The Wrong Earth Vol. 1 by Tom Peyer and Jamal Igle (graphic novel review).

‘The Dragonfly And Dragonflyman’ comicbook series revolve around the idea of there being two similar dragonfly themed heroes, one on Earth Alpha, a Silver Age world of colourful villains and ‘biff!’ punch effects and the other on Earth Omega, a dark noir world of blood and corruption.

I reviewed the ‘Dragonfly And Dragonflyman’ graphic novel a while ago (here: Even though the stories in it act as a prequel to ‘The Wrong Earth’, I don’t think it makes much difference which order you read the two books in. There are only a couple of elements of the prequel that directly feed into ‘The Wrong Earth’, though one particular element will hit a little harder if you do read ‘Dragonfly And DragonflyMan’ first.

Anyway, back to the ‘two versions of the same hero’ premise. In the ‘Dragonfly And Dragonflyman’ graphic novel, this setup was used to juxtapose the two comic styles against each other, providing entertainment by swapping back and forth between colourful and dark, but without the two worlds actually colliding. ‘The Wrong Earth’ takes the premise a step further by having Dragonfly and Dragonflyman jump into each other’s worlds and then has fun with the fish out of water angle of how each hero reacts to the rules of their new comic’s style.

Just as I was surprised how the original ‘Dragonfly And Dragonflyman’ stories took the two heroes/worlds idea further than I expected, I’m similarly impressed by how ‘The Wrong Earth’ subverts what you think will happen with its premise. It’s packed with small but fun details, like the heroic Dragonflyman providing his own ‘Pow!’ sound effects or the noir Dragonfly simply gunning down a villain in cold blood in a Silver Age world. I also liked that both heroes quickly work out what’s happened, avoiding the frustration of the reader being ahead of the hero and demonstrating how smart and driven they both are.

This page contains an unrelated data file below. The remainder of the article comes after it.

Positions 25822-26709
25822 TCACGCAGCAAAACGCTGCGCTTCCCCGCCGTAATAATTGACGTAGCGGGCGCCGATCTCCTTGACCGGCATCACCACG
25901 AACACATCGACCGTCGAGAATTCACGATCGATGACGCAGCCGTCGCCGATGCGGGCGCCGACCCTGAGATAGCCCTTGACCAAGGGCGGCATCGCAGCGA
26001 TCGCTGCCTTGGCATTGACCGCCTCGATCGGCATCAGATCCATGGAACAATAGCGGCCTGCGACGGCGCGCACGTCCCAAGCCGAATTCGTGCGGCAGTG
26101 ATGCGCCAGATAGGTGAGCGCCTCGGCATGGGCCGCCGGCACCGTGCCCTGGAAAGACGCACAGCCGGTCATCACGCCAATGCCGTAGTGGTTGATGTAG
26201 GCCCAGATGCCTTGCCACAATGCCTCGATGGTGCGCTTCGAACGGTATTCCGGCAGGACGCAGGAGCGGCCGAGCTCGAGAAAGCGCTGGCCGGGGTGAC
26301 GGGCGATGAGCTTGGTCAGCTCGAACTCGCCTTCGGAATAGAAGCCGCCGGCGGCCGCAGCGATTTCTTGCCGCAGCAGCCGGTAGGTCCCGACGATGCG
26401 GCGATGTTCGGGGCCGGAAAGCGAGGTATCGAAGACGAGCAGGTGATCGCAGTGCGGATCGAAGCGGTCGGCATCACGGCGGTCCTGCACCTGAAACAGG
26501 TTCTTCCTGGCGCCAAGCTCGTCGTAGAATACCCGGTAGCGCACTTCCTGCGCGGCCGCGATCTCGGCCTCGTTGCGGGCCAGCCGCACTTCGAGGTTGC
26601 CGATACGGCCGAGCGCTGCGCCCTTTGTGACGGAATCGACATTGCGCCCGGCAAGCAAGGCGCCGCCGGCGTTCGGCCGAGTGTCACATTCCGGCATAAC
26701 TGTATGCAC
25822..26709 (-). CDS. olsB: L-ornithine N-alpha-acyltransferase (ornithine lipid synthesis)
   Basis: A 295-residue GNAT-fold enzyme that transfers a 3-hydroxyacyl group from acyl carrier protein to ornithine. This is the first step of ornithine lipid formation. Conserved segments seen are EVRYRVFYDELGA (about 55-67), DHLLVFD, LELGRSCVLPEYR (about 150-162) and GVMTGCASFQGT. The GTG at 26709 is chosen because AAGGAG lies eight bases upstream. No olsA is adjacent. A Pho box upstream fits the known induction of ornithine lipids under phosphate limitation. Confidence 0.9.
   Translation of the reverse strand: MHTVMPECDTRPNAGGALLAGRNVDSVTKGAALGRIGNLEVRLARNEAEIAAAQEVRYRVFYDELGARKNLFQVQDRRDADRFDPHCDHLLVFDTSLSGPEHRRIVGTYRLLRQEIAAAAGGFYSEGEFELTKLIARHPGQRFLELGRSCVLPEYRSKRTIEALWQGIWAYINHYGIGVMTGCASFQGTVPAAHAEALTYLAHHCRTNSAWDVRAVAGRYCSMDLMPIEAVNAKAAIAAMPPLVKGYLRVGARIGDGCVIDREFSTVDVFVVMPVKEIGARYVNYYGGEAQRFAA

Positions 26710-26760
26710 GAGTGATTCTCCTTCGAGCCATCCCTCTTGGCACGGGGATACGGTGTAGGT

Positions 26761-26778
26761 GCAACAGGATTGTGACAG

The heroes are pulled into each other’s world through a shared villain, though one version is colourful and camp and the other is basically the Joker, to the extent that you’re given no idea of his backstory or motivation, he simply does evil things. But if anything the villain is eclipsed by his sidekick, Deuce, who goes beyond the initial ‘she’s Harley Quinn’ angle to some fun places and even allows the comic to comment on the male gaze, with frames focused on her body when males leer at her. The art style is clean and dynamic and helps remind you which world you’re in through use of shadows and colours.

Perhaps my biggest complaint about this book is that while it hints at a larger story, it’s very much all setup and no resolution. Where ‘Dragonfly And Dragonflyman’ ended on a cliffhanger but could be read as a satisfying standalone, ‘The Wrong Earth’ asks a lot of questions but doesn’t answer any of them and ends on yet another cliffhanger. Further adventures of Dragonfly And Dragonflyman are promised by the publisher but aren’t out yet, so be warned that this is very much part one of an ongoing story. Otherwise I really have no hesitation in recommending this book. It’s clever, funny, occasionally gruesome and, as mentioned, manages to subvert what you think it will do with the premise.

A final note is that the main story is followed by various short pieces which manage to be both more disturbing and cutting than the main comic. They pack in villains like the Nimby, who opposes progress, a dig at Zack Snyder’s DC films, and have Dragonfly grotesquely overreact to a villain’s petty scheme. These little footnotes pack a lot into short stories and help the book end with a bang.

Stuart Maine

July 2020

(pub: AHOY Comics, 2019. 192 page graphic novel. £17.99 (UK). ISBN: 978-0-9980442-0-0)

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